Loft mounted

Loft mounted arrivals are not generally recommended for Freeview reception, as the roof tiles and plumbing will degrade the signal. Some compensation for this loss of signal can be made by using satellite-grade cable to connect the set top box to the aerial.

Positioning

The best position for a TV aerial is mounted outdoors, as high from the ground as possible, pointing directly at the transmitter. The signal can be blocked by hills and tall buildings. It should be positioned away from any other aerials.

Horizontal or vertical?

The transmitter will either use vertical mode which requires the elements of your aerial to be up-down, or horizontal mode which requires them to be level with the ground.

Groups

Both analogue and digital television is transmitted the same group of transmission frequencies (known as channel 21 through to 60). A coloured marking on the aerial shows the group.



To create the best possible analogue picture, TV transmissions from adjacent transmitters have been designated to several different groups of frequencies. By using an aerial that receives only the channels in the correct group, the analogue picture can be kept free from interference.

To receive Freeview transmissions from the same transmitter it has been sometimes necessary to use frequencies that are not part of the transmitter's normal group. When this has occurred, the aerial will need to be replaced with a "wideband" aerial (also known as group W) - one that covers every group.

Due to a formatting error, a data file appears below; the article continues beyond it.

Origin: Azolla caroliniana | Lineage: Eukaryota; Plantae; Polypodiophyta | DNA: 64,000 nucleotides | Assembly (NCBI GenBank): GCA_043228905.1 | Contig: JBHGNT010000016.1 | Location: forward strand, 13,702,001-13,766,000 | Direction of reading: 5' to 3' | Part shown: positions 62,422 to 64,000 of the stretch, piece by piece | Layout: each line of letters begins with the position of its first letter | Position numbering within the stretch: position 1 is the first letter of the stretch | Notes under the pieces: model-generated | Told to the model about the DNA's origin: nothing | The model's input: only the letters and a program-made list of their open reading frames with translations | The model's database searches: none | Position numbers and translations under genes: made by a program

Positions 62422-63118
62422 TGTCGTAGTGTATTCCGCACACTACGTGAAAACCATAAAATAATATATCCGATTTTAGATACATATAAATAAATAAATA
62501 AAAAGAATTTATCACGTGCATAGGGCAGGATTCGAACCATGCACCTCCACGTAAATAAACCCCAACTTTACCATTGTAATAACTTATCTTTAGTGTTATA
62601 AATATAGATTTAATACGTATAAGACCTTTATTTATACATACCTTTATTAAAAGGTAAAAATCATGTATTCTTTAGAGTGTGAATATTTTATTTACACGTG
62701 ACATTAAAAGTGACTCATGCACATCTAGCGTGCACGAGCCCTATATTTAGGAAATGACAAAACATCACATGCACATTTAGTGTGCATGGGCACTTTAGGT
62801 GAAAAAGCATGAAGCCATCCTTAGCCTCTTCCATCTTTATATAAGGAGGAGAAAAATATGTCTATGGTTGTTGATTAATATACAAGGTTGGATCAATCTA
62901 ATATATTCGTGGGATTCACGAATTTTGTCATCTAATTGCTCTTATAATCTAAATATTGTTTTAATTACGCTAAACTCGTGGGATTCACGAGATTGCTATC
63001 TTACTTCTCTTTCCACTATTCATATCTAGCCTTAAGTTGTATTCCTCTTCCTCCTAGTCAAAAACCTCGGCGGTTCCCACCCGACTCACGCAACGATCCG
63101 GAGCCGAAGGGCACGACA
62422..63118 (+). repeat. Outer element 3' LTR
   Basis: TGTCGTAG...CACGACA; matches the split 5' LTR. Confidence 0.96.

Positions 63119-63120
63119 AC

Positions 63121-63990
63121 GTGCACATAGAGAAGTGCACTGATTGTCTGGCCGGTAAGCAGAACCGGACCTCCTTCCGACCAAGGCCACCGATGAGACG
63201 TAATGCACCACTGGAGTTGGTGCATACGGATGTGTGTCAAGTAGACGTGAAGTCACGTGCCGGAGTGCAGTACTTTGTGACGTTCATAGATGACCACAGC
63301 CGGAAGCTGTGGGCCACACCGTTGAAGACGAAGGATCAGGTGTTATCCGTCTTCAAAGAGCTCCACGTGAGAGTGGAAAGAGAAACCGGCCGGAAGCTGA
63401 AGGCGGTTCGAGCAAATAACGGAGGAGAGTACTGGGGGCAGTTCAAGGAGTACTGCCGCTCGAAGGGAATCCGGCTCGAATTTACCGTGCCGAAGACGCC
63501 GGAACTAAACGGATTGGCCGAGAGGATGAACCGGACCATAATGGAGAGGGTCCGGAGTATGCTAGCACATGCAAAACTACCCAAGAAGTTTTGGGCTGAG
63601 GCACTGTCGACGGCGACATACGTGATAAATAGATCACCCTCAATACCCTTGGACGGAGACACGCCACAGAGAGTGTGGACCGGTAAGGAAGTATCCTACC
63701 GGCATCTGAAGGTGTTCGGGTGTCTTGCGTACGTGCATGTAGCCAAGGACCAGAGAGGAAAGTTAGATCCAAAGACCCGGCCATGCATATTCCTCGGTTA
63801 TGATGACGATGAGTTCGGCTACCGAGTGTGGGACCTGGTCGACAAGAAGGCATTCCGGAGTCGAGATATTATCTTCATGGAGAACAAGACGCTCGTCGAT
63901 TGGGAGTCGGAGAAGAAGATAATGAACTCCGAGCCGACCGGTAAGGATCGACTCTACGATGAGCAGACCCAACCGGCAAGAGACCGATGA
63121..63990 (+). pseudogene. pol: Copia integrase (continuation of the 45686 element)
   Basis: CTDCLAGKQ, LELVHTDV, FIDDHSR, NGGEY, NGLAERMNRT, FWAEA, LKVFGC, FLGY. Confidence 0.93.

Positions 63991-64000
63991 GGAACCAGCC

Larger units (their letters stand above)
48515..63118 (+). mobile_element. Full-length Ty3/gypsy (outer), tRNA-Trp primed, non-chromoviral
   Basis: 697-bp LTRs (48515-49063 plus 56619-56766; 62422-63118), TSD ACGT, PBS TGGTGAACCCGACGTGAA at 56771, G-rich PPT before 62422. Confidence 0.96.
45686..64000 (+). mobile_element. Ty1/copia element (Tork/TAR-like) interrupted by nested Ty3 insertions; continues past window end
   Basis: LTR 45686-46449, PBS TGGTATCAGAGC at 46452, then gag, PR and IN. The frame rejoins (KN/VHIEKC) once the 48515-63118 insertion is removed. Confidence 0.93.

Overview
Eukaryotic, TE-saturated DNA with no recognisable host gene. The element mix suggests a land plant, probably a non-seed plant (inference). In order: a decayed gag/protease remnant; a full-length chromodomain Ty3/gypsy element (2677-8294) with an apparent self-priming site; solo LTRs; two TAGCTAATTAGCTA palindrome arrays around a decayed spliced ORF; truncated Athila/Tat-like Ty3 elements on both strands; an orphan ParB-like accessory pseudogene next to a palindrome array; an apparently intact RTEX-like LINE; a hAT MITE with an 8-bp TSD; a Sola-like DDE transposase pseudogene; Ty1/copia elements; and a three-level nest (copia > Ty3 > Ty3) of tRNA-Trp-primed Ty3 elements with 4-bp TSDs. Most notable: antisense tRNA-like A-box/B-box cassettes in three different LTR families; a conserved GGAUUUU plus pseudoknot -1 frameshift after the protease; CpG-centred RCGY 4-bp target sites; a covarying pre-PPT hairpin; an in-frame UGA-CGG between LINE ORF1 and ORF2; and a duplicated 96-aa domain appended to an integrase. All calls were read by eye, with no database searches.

As Ofcom is planning to move the TV frequencies again - perhaps as soon as 2018 - it may be wise to use a wideband aerial if you can to ensure you can keep viewing Freeview for many years to come.

Help with Television sets?
Why are all TVs on sale not digital?1
Do I still have to pay for a TV licence?2
I had perfect channel 5 reception - until I got a digital TV box!3
I Have a Pocket Tv For taking out so I can keep up with news and sport. Will thi4
The pictures from my digital box are all green!5
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In this section
Loft aerials1
Do I need to buy a booster?2
How to receive Freeview on your PC3
Indoor aerials4
Whole house digital TV5
Connecting it all up6

Comments
Wednesday, 16 November 2011
C
Chrissy
3:53 PM
Gravesend

Hi, I am trying to install a freeview box in my downstairs front room (terraced house). I have bought a Labgear Digital TV Receiver (FV300) and a digiTop 'Amplified High Performance Indoor Aerial' (model 27769R). It's not working and I'm quite fed up!! My postcode is DA11 0LU. Could you tell me what I'm doing wrong? I've double-checked all the cable connections and I'm sure they are right. I've used old-but-OK coax cables for the RF loop etc, shall I buy new ones? I think I should be able to get digital reception here, but I can't tell if its supposed to be weak or strong? Is a downstairs room ok for the aerial, or do I need more height? When it's searching for channels am I supposed to wave the aerial around or just keep adjusting it every time a new search begins (I've tried both). Somebody please help!!! Thank you in advance :)